Of the five themes, “statistical descriptions of organ donation” had the highest repost/post ratio of 37.24%, indicating that the media posts in this theme triggered 37.24 reposts on an average, followed by “meaningfulness of organ donation,” with a repost/post ratio of 14.04%. It is also noteworthy that among its three subthemes, “meaningfulness for recipients” induced a high repost/post ratio of 27.75%. By contrast, the ratios for “organ donation practice” and “issues and policies regarding organ donation” ranked low at 1.33% and 1.04%, respectively. Regarding the comment/post ratio, “statistical descriptions of organ donation” had a value of 7.71%, which was the highest, and “organ donation behaviors” had the lowest ratio of 0.64% (Table 2).

    Table 2. Posts, reposts, and comments across media themes.
    View this table
    Table 3. Prodonation attitudes and donation intentions expressed across media themes.
    View this table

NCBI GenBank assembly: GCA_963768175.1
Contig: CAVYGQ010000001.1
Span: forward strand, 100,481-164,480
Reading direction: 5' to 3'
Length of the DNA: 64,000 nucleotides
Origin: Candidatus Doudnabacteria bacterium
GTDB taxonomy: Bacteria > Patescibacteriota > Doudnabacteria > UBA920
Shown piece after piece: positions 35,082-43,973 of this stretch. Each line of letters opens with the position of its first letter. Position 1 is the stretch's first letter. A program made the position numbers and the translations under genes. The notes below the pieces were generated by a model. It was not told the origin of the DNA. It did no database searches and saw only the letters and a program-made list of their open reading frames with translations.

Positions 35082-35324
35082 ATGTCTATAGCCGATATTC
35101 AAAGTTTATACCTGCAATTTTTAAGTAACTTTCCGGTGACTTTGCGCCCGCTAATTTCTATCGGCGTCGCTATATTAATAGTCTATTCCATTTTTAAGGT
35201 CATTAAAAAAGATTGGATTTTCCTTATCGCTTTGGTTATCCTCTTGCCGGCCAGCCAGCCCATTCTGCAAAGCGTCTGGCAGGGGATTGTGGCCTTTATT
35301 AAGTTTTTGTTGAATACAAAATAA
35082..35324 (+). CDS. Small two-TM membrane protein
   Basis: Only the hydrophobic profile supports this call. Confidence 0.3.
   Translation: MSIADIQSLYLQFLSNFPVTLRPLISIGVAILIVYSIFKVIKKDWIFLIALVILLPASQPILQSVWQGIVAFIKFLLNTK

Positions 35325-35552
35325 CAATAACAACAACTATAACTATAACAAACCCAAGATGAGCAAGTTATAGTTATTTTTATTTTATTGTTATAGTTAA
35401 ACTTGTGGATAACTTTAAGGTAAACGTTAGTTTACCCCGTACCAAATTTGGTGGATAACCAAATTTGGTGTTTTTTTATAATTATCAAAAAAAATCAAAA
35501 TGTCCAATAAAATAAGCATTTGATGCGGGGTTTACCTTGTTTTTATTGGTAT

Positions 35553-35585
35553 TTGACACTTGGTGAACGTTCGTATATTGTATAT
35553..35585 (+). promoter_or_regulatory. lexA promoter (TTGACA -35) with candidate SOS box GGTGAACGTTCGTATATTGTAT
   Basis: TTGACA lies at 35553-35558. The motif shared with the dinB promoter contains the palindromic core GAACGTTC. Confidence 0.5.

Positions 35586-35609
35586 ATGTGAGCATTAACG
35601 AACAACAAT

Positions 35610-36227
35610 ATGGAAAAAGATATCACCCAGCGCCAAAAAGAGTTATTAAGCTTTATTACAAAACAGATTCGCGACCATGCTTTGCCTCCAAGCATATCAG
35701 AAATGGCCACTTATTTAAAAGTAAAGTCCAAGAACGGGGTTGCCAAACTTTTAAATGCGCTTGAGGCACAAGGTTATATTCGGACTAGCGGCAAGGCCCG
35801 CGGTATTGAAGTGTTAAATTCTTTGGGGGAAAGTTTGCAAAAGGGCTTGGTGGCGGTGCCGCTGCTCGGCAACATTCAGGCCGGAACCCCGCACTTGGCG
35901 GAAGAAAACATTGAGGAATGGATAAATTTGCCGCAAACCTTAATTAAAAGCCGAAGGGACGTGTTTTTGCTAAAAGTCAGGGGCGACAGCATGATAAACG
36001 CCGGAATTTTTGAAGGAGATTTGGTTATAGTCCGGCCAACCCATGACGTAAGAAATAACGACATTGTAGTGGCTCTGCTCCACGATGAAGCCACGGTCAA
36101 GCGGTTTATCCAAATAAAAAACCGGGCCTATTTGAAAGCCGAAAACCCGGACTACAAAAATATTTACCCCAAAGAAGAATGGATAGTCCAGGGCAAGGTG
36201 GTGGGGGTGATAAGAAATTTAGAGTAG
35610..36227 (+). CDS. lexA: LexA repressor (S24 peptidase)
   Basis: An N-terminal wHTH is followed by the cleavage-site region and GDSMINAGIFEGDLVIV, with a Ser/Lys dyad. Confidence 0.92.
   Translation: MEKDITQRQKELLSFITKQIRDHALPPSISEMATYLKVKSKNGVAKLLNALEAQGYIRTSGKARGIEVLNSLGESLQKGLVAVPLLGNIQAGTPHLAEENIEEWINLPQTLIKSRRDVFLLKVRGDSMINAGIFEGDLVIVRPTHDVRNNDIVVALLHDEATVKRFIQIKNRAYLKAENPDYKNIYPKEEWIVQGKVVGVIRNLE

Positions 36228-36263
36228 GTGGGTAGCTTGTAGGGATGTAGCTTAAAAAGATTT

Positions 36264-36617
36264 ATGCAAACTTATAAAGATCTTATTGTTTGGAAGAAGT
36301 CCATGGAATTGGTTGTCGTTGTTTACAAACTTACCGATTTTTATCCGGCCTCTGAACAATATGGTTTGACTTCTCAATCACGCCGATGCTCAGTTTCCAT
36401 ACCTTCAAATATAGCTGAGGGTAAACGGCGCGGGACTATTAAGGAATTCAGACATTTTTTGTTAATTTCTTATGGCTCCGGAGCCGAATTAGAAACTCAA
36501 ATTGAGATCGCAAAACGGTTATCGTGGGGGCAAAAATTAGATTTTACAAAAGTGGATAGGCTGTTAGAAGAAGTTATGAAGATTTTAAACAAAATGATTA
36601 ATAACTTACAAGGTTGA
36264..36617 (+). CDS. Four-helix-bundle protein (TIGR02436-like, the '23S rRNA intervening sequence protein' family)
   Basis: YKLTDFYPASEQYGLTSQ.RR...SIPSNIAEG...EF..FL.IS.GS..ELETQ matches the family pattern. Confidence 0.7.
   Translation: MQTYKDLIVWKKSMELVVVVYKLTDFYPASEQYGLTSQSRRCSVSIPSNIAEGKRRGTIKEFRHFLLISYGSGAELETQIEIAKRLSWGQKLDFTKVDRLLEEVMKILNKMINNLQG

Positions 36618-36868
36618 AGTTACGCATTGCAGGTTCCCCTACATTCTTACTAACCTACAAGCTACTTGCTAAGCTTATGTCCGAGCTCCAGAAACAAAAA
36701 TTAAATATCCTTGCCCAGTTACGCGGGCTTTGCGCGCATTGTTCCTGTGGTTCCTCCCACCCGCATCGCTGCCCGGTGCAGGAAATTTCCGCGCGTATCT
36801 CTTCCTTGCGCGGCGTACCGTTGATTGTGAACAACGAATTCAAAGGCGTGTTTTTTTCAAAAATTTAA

Among the 1507 reposts, 245 contained comments, of which 109 expressed prodonation attitudes and 62 comments contained clear donation intentions. These social media users showed positive attitudes toward organ donations with both straightforward claims such as “I support organ donation” and more nuanced tones such as “It shows the advancement of our society.” There were typical comments regarding organ donation intentions, such as “If I meet the requirements, I would like to donate my organs.” The media themes were compared based on the two indicators for prodonation attitudes and donation intentions. The analysis showed that “statistical descriptions of organ donation” generated the highest prodonation/comment ratio of 52.47% and intention/comment ratio of 30.86%, suggesting that 52.47% of the comments under this theme contained prodonation sentiments and 30.86% included donation intentions. “Meaningfulness of donation” had the second highest prodonation/comment ratio of 38.10% and a donation/comment ratio of 21.43%. In addition, one subtheme of “meaningfulness of donation”—“meaningfulness for society”—had a prodonation/comment ratio of 71.43% and a donation/comment ratio of 57.14%. In comparison, organ donation behaviors had both the lowest prodonation/comment ratio of 18.92% and the lowest donation/comment ratio of 8.11% (Table 3).